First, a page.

Vapocoolant spray significantly decreased peripheral intravenous cannulation pain in adults versus placebo spray and was well tolerated with minor adverse effects that resolved quickly” Mace (2017).
OBJECTIVES: Painful diagnostic and therapeutic procedures are common in the health care setting. Eliminating, or at least, minimizing the pain associated with various procedures should be a priority. Although there are many benefits of providing local/topical anesthesia prior to performing painful procedures, ranging from greater patient/family satisfaction to increased procedural success rates; local/topical anesthetics are frequently not used. Reasons include the need for a needlestick to administer local anesthetics such as lidocaine and the long onset for topical anesthetics. Vapocoolants eliminate the risks associated with needlesticks, avoids the tissue distortion with intradermal local anesthetics, eliminates needlestick pain, have a quick almost instantaneous onset, are easy to apply, require no skills or devices to apply, are convenient, and inexpensive. The aims of this study were to ascertain if peripheral intravenous (PIV) cannulation pain would be significantly decreased by using a vapocoolant (V) versus sterile water placebo (S) spray, as determined by a reduction of at least ≥1.8 points on numerical rating scale (NRS) after vapocoolant versus placebo spray, the side effects and incidence of side effects from a vapocoolant spray; and whether there were any long term visible skin abnormalities associated with the use of a vapocoolant spray.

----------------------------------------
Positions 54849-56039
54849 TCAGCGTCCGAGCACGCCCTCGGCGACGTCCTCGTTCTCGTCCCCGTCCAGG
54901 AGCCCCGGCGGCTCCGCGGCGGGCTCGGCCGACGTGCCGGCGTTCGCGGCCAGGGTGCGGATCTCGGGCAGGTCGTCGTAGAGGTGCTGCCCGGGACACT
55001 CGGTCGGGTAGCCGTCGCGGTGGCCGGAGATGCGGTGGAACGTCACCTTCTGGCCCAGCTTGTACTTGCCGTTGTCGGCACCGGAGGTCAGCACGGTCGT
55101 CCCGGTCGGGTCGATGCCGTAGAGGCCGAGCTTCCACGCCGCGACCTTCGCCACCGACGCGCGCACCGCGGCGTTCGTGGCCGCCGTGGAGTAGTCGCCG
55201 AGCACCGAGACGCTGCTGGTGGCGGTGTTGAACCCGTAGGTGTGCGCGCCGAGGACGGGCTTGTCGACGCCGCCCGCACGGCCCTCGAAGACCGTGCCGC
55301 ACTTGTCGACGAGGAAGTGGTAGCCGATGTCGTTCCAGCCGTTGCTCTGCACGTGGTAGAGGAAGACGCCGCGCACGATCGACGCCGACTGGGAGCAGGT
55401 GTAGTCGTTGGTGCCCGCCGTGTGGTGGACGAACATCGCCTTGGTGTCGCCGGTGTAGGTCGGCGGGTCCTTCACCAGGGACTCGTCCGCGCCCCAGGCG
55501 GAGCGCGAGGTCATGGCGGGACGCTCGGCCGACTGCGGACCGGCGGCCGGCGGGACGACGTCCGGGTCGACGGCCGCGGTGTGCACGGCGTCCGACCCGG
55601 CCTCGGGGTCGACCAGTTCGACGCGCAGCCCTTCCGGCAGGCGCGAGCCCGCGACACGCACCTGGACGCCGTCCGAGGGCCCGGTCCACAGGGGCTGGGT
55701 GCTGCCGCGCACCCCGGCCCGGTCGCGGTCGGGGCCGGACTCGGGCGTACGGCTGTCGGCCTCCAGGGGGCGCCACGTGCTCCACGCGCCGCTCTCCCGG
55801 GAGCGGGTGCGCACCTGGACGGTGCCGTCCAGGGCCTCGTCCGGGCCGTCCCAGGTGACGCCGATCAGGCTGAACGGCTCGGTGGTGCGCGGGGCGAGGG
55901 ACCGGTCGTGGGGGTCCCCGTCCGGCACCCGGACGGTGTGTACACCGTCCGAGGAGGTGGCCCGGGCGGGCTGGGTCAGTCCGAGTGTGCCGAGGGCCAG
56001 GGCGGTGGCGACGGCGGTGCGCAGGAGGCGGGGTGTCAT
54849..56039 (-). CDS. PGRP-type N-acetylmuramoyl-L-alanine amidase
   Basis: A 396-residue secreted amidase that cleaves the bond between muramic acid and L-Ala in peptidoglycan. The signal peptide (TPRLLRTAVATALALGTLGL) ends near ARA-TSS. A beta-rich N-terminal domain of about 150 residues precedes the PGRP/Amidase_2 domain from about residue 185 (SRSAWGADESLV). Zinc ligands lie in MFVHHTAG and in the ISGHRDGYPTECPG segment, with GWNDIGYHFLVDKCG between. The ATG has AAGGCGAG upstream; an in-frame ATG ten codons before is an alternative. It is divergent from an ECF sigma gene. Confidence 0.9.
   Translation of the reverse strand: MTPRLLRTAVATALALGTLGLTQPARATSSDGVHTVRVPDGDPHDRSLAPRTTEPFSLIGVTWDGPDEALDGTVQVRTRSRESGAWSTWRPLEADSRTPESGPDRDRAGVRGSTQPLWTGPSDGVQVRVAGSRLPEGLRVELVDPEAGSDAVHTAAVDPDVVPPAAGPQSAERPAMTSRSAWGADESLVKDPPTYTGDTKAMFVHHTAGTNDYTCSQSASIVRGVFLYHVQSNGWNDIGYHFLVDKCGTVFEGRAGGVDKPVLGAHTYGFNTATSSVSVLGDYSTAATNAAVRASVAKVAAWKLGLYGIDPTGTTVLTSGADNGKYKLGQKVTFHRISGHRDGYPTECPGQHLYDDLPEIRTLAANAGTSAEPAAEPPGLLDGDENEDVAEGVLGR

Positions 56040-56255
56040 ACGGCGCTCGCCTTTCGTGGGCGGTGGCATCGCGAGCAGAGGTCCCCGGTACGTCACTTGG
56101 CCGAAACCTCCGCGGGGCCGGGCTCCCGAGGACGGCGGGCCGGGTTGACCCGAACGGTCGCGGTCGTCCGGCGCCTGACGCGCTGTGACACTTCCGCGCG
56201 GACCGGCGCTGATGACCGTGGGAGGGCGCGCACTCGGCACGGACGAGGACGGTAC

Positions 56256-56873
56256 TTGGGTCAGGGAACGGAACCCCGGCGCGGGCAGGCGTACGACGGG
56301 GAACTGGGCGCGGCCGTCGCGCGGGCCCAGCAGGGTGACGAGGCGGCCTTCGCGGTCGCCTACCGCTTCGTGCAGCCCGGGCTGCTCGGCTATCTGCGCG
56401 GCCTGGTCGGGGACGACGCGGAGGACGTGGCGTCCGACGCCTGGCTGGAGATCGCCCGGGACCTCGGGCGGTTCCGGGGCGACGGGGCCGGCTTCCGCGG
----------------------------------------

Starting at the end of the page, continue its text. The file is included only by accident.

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MATERIALS AND METHODS: Prospective, randomized, double-blind controlled trial of 300 adults (ages 18-80) requiring PIV placement in a hospital ED, randomized to S (N=150) or V (N=150) prior to PIV. Efficacy outcome was the difference in PIV pain: NRS from 0 (none) to worst (10). Safety outcomes included a skin checklist for local adverse effects (i.e., redness, blanching, edema, ecchymosis, itching, changes in skin pigmentation), vital sign (VS) changes, and before/after photographs of the PIV site.
RESULTS: Patient demographics (age, gender, race), comorbidity, medications, and vital signs; and PIV procedure variables (e.g., IV needle size, location, number of IV attempts, type and experience of healthcare provider performing the IV) were not significantly different for the two groups. Median (interquartile range) PIV pain was 4 (2, 7) (S) and 2 (0, 4) (V) (P<0.001). Skin checklist revealed minimal erythema: S 0% (N=0/150), V: 2.7% (4/150), which resolved within 5min, and no blanching, skin pigmentation changes, itching, edema, or ecchymosis. Photographs at 5-10min revealed no visible skin changes in any patient (N=300), vapocoolant (N=150) or placebo groups (N=150). Complaints (N=26) were coolness/cold feeling S 8.7% (N=13), V 7.3% (N=11), coolness/numbness S 0% (N=0), V 0.7% (N=1), and burning S 0.7% (N=1), V 0 (0%). Patient acceptance of the vapocoolant spray was high: 82% (123/150) of the patients stated they would use the spray in the future, while only 40.7% (61/150) of the placebo group stated they would use the placebo spray in the future.
CONCLUSIONS AND IMPLICATIONS: Vapocoolant spray significantly decreased peripheral intravenous cannulation pain in adults versus placebo spray and was well tolerated with minor adverse effects that resolved quickly. There were no significant differences in vital signs and no visible skin changes documented by photographs taken within 5-10min postspray/PIV.
Mace, S.E. (2017) Prospective, double blind, randomized, controlled trial comparing vapocoolant spray versus placebo spray in adults undergoing intravenous cannulation. Scandinavian Journal of Pain. July 10th. .
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